High School Extended Graduation Rates: It’s About More Than Just A Diploma and Spokane Continues to Outperform

by Brian Kennedy and Dr. Patrick Jones

$16,337. That is the difference between the 2018 median earnings of an individual without a high school diploma and the median earnings of all individuals in the United States according the U.S. Census. That difference extrapolated across the entire working years (ages 18 to 65) would account for a lifetime difference in earnings of nearly $800,000.

Different outcomes are not just in economics either. Educational attainment has been linked to health outcomes as well. A study looking at the life expectancy of the OECD nations (largely made of North American and European nations) states that “people with the highest level of education live around six years longer than people with the lowest level of education.”

Given how impactful a high school diploma is on an individual’s life, we should take it as a point of pride that not only has been steadily increasing here, but Spokane County’s graduation rates are continually outperforming the state for both on-time and extended (those graduating within five years) graduation rates. The idea of an extended graduation is to include those students who may need an extra year to finish out all high school requirements. The Office of Superintendent of Public Instruction (OSPI) states that while the 4-year cohort will still be the baseline, the extended or 5-year cohort measure is more inclusive, and “the outcomes for more student groups will be included in determining which schools need support.” Given this position by our state’s public education agency, indicator 3.3.4 displays the 5-year extended graduation rate.

By the 2018-2019 school year, Spokane County was sitting at an extended graduation rate of 85.5%, 5.1 percentage points higher than the start of the trend in 2010-2011. While the state rate has been growing as well, the County is still 1.7 percentage points higher than the state’s.

Driving the much of the improvement has been the County’s largest district, Spokane School District. In 2010-2011, the extended graduation rate in the Spokane School District was just 75.4%. In less than a decade, the district rate has improved by 14.6 percentage points to where it sits now, at 90%.

However, it’s not just Spokane School District that is doing well. A majority of the school districts are outperforming the state, from Central Valley at 89.7% to Cheney at 87.7%. In fact, Nine Mile Falls School District, with an extended graduation rate of 96.8%, ranked number one in the state for the 2018-2019 school year, with Deer Park sitting at fourth. Across all 193 school districts across the state, where data are available, Spokane County has three in the top 25 (Mead ranking 24th).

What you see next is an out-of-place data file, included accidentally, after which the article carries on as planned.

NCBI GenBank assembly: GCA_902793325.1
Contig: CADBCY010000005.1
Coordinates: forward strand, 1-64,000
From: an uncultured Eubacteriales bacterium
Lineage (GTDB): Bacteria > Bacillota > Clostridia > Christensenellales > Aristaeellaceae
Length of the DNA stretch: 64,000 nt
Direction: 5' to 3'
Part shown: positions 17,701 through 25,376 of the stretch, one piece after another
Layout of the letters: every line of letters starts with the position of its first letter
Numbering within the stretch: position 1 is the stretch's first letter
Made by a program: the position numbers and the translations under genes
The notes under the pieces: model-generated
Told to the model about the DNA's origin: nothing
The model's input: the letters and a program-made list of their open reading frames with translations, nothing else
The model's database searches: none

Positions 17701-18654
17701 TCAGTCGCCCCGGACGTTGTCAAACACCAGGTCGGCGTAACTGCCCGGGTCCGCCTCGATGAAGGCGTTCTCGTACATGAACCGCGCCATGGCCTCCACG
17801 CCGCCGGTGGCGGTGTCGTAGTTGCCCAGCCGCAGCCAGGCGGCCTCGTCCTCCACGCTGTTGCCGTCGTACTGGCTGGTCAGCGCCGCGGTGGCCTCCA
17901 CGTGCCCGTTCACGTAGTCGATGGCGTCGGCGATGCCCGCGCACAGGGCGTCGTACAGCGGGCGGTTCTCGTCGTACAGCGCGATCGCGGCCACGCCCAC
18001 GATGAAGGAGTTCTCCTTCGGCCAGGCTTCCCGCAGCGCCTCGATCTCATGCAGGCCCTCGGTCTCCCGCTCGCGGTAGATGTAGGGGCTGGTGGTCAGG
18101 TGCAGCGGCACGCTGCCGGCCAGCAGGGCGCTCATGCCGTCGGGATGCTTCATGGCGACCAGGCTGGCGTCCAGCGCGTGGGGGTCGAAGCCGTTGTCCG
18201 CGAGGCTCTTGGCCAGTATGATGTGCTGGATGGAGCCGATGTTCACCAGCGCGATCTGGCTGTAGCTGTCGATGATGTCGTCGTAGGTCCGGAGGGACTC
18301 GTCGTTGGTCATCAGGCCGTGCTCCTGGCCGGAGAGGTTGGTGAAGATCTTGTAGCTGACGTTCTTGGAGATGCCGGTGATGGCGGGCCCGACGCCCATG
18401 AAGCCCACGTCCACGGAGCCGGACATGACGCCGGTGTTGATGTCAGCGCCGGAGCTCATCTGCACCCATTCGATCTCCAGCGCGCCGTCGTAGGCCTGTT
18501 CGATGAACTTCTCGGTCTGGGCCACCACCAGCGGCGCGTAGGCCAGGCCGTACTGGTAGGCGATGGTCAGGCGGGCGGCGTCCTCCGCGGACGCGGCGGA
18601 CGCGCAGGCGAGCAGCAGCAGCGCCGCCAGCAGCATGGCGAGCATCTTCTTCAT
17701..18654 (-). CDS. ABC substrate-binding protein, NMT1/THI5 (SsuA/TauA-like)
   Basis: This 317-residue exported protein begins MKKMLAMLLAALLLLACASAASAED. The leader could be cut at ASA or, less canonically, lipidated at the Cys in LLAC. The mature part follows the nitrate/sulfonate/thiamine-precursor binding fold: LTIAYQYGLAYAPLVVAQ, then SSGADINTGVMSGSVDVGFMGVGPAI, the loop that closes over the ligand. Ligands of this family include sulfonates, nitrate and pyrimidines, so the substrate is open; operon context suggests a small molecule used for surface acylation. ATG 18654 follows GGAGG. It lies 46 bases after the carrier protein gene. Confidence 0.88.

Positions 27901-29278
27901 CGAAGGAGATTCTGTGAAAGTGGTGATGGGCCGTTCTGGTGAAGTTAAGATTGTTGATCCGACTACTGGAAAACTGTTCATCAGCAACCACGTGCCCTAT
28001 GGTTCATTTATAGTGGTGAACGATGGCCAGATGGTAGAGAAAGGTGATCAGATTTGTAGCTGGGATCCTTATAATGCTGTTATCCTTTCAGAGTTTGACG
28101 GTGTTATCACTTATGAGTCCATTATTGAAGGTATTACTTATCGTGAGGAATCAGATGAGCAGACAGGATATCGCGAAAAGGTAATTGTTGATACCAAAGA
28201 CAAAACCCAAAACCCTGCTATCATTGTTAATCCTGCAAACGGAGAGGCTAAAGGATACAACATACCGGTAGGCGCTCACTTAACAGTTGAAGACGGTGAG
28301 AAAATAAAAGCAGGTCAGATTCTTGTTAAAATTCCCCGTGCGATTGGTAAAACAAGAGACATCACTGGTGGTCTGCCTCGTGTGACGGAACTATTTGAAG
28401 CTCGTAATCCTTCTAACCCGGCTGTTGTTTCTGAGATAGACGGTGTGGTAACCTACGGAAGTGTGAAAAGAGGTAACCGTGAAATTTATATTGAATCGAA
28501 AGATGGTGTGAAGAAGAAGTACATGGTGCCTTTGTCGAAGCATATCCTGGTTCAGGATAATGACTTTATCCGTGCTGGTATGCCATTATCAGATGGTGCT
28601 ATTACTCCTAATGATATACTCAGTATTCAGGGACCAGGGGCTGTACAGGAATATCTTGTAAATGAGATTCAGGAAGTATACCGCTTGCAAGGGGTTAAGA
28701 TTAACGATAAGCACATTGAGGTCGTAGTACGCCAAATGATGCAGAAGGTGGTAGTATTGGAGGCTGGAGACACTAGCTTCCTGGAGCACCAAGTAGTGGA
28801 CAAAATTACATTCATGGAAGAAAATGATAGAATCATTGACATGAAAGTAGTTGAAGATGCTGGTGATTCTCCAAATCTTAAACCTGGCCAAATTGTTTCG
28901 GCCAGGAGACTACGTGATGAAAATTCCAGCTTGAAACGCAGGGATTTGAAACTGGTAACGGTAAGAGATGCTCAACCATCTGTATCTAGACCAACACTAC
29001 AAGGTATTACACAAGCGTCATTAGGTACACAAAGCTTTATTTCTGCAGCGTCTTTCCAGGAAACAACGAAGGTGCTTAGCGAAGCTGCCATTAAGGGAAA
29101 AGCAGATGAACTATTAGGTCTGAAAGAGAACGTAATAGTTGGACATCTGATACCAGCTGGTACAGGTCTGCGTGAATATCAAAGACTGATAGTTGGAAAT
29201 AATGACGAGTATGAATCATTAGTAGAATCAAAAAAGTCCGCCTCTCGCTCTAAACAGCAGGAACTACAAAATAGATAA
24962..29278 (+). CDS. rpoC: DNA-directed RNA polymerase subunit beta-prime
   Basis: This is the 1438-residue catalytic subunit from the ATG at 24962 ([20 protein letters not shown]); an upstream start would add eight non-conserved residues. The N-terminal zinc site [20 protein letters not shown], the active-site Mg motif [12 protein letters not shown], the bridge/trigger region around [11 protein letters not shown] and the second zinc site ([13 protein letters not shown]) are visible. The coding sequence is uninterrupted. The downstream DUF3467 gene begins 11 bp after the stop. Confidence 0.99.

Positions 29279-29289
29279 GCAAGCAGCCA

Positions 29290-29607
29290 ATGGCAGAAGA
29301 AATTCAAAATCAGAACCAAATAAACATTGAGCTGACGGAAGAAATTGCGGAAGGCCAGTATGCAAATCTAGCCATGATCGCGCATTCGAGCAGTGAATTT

These rates are truly something to be proud of in our community; nonetheless, it is important to look to where there is room for improvement. All students face the challenges of completing homework and passing tests, but there are certain socioeconomic groups that face obstacles outside the classroom, affecting their ability to succeed within the classroom. Bigger concerns of wondering where you might be sleeping tonight, when you might be eating next, or struggles with language barriers can all impact student performance. Indicator 3.3.5 tracks the extended graduation rate for low income and homeless students, while indicator 3.3.6 tracks the rates for the non-white population to show where some of these disparities can arise.

In 2018-2019, low-income students in the County had a five-year graduation rate of 78.1%. While this is 2.1 percentage points higher than their state counterparts, low-income students’ rate is 7.4 percentage points lower than the overall rate. Even worse off are homeless students, as defined by the McKinney-Vento law. There are about 3,000 countywide, and their five-year graduation rate is 67.8%. This is 8.1 percentage points higher than the state but over 17 percentage points lower than the overall County rate.

While not nearly as marked as for low-income and homeless students, there are clear differences when extended graduation rates for racial and ethnic minorities and the overall rate. Non-white students in Spokane County are graduating a rate nearly 10 percentage points higher than the state average, sitting at 82.8% in 2018-2019. However, non-whites are falling behind slightly their non-white counterparts here, who have a rate of 86.3%, by 3.5 percentage points. The positive note here is that these struggles are not near as pronounced as they are throughout the rest of the state where a difference of 12.3 percentage points exists between these two groups. So while there is room for improvement, the County’s districts and their students are outperforming the state yet again.

Graduating high school isn’t just about getting a diploma. There are long-term impacts to the economic and social well-being of our residents. Moreover, as trends go in Spokane County, the extended graduation rate is one our community can celebrate. While there is always room for improvement, consistently outperforming the state, showing continued improvement, and having the top ranked school district is the state is something we should be proud of.